So you noticed that your aging parents could use some help around the home and you have discussed the option of home care with them, only to agree to provide care yourself for the time being.
This is a good enough solution at the time, because you believe you can keep up with providing care for your parents while also managing your own life.
However, these weekly trips to the doctor’s office, cooking and cleaning for your parents, and helping them with their personal hygiene and grooming takes its toll.
If you feel overwhelmed acting as the caretaker for your aging parents, you are not alone. The following are some alarming statistics about family caregivers:
Family caregivers spend an average of about 20 hours per week providing care
- 1 out of 3 family caregivers is also raising a child under the age of 18
- Almost 70% of family caregivers take time off during the workday, 10% take an early retirement, and 17% take a formal leave of absence from their previous job
- Family caregivers have a 50-70% higher risk for depression symptoms
- Roughly 16% of the U.S. population provides care for someone over 50 years old.
It is time to look for help from an in-home care agency to take care of your elderly relatives. When your loved ones agree that this is the best course of action, you may not know where to begin to find a home care service provider.
The transition from being the family caregiver to hiring outside help to provide care can be difficult. Below, we have provided a list of questions that you can ask home caregivers to make the process of vetting and hiring a caretaker easier.
Here are the main questions you should ask home care agencies when interviewing them to take care of your loved ones:
- What happens if the caregiver has a last-minute emergency, gets sick, or needs to go out of town? Can you send a replacement and how fast?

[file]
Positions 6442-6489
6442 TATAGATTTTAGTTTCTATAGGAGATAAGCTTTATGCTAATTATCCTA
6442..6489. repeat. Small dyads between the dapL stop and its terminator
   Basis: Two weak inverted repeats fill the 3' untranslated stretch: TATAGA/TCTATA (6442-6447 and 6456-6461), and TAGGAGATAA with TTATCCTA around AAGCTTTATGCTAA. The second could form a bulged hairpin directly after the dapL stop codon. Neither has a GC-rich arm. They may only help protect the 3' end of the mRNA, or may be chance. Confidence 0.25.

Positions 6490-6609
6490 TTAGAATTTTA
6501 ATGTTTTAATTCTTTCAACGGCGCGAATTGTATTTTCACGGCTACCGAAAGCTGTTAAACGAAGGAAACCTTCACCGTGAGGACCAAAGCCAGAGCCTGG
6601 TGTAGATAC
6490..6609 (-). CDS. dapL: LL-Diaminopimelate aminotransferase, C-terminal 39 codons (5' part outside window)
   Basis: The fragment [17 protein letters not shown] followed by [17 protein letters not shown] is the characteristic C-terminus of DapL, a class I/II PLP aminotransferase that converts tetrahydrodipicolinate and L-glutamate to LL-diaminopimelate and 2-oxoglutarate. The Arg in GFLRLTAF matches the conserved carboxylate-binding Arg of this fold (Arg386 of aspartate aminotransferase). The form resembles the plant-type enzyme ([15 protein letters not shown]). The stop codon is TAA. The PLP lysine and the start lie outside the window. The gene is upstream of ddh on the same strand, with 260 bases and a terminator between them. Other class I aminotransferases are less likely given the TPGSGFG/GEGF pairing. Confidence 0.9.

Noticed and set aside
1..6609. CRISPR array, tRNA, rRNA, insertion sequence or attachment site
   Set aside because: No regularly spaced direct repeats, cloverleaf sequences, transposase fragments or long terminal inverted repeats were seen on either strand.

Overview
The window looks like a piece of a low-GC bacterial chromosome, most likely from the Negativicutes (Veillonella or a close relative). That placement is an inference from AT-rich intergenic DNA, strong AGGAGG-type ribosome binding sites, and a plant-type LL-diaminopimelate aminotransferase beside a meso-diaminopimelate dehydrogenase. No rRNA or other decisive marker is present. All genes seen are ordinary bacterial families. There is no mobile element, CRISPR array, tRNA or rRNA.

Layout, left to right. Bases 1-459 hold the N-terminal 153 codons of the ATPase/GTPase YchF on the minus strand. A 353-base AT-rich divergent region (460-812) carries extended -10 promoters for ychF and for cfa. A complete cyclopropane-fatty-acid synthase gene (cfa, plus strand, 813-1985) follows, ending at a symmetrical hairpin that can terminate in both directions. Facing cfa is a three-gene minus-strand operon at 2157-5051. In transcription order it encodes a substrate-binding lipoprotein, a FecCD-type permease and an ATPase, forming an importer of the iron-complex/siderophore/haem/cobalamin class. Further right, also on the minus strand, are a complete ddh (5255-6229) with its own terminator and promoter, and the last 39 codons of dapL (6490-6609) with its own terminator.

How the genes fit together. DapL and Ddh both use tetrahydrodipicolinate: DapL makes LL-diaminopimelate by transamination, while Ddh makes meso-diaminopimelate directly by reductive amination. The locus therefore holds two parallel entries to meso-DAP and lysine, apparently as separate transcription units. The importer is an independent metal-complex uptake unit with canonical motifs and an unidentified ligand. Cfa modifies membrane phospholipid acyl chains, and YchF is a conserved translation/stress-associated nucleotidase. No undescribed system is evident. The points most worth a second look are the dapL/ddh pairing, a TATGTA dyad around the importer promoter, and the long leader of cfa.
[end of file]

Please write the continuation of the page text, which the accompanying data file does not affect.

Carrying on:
- Who is responsible for paying the caregiver’s social security, federal and state taxes, and unemployment insurance?
- Are the caregivers employees of the agency?
- Have the caregivers undergone background checks as well as a state abuse registry check?
- Are they allowed to live and work legally in the U.S.?
- Who is responsible if a caregiver gets injured in a patient’s home, the care recipient or the agency? If the home care agency is not responsible for this scenario, make sure your homeowner’s insurance policy includes coverage for injuries to domestic employees.
- Is the home care company bonded and insured in case of injury or theft from the patient’s home?
- Can a caregiver be replaced in case they don’t get along with the patient?
- Can we interview the caregiver to make sure they are a good fit?
- Can you provide references from past clients?
These are some good questions to ask caregiving companies during the interview process. These questions work both ways – they will inform the caregiving agency of your expectations and their answers will help you decide if they are the right caregiver for your loved ones.